Category: Archive

Dublin Report Scandals weakening church’s influence in Irish life

February 16, 2011

By Staff Reporter

By John Kelly

Just when you think that it cannot get any worst – it does.

I am not referring to David Trimble, Northern Ireland first secretary and his Unionist Party. I won’t even mention the haul of information concerning suspected republicans in an Orange Hall in County Antrim.

The names of more than 300 people were discovered. All were potential victims of loyalist squads. Do we really have to debate whether members of the security forces are cooperating with certain violent loyalist organizations?

The possibility of loyalists and republicans hammering out a lasting agreement will probably get worse before it gets better as well.

But for Holy Mother Church, it gets worse and worse all of the time.

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Not long ago, the Roman Catholic church was a dominant, if not the dominant, force in Irish life. Hospitals, schools, orphanages, even sports, were spearheaded by eager clerics.

Not alone did the Irish Christian Brothers and myriad orders of nuns provide and control education at home, but they exported missionary teachers abroad to the United States, Australia, New Zealand and almost every part of Africa.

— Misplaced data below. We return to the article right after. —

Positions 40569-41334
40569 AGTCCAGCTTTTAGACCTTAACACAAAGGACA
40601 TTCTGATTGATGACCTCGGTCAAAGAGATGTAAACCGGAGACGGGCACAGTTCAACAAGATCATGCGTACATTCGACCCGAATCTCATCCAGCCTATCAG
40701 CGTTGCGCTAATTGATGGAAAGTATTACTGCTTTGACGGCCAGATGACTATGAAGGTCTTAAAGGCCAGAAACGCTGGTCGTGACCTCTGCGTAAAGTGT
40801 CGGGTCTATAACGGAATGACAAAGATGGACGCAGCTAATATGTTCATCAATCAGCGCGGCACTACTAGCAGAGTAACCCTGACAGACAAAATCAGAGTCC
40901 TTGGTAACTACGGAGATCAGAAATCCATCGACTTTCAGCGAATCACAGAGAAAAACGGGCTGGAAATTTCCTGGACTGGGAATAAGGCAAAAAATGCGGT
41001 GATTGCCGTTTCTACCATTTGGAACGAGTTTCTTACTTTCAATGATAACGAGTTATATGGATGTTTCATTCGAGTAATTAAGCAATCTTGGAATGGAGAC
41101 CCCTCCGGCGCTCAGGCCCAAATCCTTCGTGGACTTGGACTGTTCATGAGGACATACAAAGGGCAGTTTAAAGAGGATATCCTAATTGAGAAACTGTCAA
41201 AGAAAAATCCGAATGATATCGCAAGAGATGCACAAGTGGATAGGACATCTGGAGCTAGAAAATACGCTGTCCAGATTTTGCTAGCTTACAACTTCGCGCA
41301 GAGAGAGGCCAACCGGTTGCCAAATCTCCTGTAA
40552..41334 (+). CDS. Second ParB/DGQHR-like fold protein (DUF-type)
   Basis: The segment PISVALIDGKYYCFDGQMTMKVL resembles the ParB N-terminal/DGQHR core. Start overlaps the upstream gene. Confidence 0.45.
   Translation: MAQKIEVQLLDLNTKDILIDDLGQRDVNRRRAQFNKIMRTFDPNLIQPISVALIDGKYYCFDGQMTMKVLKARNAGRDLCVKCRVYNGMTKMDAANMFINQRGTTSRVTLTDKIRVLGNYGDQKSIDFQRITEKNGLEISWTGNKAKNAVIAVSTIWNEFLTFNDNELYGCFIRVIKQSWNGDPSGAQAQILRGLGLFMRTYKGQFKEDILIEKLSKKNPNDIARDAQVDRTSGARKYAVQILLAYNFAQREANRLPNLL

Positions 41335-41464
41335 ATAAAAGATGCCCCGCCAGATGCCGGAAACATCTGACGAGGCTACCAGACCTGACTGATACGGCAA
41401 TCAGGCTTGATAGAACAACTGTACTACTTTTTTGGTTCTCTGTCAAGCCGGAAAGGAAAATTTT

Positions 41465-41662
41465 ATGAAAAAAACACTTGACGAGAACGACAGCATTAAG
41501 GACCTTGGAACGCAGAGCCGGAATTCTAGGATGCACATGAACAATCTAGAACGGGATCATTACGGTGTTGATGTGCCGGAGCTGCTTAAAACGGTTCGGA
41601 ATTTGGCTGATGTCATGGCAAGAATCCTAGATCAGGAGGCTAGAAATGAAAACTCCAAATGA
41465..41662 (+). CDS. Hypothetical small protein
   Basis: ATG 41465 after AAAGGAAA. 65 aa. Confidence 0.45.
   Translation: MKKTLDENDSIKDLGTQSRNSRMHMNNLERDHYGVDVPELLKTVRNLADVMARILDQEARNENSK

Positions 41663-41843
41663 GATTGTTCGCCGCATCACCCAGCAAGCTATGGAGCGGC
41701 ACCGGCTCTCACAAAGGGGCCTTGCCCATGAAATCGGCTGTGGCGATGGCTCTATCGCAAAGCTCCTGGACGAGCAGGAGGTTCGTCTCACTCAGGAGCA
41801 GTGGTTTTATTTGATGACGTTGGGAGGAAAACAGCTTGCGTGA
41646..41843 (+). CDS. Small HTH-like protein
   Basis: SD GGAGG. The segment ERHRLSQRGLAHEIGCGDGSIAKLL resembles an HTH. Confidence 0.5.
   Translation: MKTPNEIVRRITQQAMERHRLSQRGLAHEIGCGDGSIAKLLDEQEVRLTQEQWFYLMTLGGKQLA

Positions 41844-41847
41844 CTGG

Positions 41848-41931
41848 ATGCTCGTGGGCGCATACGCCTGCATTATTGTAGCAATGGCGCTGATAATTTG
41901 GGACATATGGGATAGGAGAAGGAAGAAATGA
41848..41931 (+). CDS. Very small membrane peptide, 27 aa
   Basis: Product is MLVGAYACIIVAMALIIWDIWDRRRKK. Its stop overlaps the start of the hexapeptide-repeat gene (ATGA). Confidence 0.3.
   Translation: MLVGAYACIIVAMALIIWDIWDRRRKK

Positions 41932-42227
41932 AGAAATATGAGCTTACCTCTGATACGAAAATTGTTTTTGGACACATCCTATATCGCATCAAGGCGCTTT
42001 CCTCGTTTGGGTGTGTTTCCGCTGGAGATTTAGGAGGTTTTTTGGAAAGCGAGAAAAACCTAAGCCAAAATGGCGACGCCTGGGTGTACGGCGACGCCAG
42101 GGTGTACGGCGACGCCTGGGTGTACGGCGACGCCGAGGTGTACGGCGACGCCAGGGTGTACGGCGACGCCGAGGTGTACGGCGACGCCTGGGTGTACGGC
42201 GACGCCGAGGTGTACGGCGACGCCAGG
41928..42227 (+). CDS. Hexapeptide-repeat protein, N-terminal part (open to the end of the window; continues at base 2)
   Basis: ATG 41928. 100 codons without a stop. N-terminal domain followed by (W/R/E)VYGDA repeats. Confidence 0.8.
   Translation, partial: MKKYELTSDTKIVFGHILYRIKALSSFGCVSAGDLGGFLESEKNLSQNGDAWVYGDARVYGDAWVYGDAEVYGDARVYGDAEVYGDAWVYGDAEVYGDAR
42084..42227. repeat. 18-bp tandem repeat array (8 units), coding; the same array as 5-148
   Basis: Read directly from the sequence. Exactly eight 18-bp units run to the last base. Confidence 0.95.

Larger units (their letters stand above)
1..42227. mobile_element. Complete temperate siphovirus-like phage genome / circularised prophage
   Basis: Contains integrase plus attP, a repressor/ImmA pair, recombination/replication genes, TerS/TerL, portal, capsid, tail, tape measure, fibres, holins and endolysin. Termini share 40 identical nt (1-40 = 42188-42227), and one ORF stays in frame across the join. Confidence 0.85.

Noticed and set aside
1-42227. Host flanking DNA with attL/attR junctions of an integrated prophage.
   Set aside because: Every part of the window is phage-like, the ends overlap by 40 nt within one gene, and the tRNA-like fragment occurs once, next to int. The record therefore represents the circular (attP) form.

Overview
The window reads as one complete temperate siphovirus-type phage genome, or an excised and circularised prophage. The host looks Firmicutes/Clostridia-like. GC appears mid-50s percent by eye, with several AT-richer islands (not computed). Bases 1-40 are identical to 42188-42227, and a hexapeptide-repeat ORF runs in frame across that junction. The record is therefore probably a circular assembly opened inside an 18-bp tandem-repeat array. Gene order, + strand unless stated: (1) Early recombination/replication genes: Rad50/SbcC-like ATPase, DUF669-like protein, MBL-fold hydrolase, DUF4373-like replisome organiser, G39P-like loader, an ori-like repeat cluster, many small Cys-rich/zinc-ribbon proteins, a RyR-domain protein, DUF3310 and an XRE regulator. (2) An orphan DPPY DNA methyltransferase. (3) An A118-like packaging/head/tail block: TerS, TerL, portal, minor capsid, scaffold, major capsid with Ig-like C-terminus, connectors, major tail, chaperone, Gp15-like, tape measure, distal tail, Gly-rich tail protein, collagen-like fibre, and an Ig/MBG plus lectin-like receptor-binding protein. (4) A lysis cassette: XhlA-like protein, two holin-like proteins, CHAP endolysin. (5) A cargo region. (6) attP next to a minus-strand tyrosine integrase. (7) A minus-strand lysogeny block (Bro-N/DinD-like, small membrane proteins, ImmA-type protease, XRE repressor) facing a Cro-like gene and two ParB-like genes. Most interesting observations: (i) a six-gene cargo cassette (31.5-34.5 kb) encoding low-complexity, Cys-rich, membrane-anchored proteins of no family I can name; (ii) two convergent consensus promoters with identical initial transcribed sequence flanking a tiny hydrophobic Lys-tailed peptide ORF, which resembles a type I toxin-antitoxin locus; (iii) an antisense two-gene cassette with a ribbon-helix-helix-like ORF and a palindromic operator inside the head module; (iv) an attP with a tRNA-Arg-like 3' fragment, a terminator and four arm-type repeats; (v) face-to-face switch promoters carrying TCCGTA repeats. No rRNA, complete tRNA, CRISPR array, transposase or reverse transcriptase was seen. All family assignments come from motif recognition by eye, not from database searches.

But a recent newspaper survey disclosed that there are now no more than 80 Christian Brothers teaching full-time in Ireland. Recruitment is almost zero. Even the nuns are vanishing as the yearly priestly intake declines to low single figures.

Mass attendance, particularly in the cities, has declined to the extent that many parishes have canceled Sunday evening services. Those who still attend are invariably middle-aged and up. Few young people join them.

A country that once provided a surplus of missionaries throughout the world is now almost in need of missionaries itself.

During the last decade, the church has come in for a right public pasting. The scandals have had an enormous impact.

Repeated disclosures of pedophilia, homosexuality, illegitimate love affairs involving even prelates of the church, like Bishop Eamon Casey and respected priests like Fr. Michael Clery, have had an enormous impact. Even those whose faith has been consistently firm no longer know what to believe.

Intellectually and emotionally, they are scandalized.

What a contrast it is with the 1950s. Then, churches were frequently overcrowded. During Lent, some ate only bread and drank tea for the entire period.

The church was an all-prevalent, all-controlling, social influence.

At its head, in the Archdiocese of Dublin, was a powerful administrator called John Charles McQuaid, a close friend of Eamon de Valera and a man who shared with him a common love for astronomy.

The archbishop, deliberately or accidentally, became involved in most of the major controversies of his time. Theologically, he was also a deeply conservative man, wary of sudden change and the social impact it could have. He operated in what was then the closed administration of the church in those pre-Vatican Council years.

He did what he was publicly expected to do. He performed Confirmations and ordained the young priests who then thronged student halls at Clonliffe and Maynooth College. His crosier clasped firmly in his hand, he opened new churches and schools in a city that was slowly beginning to grow out of its endemic poverty.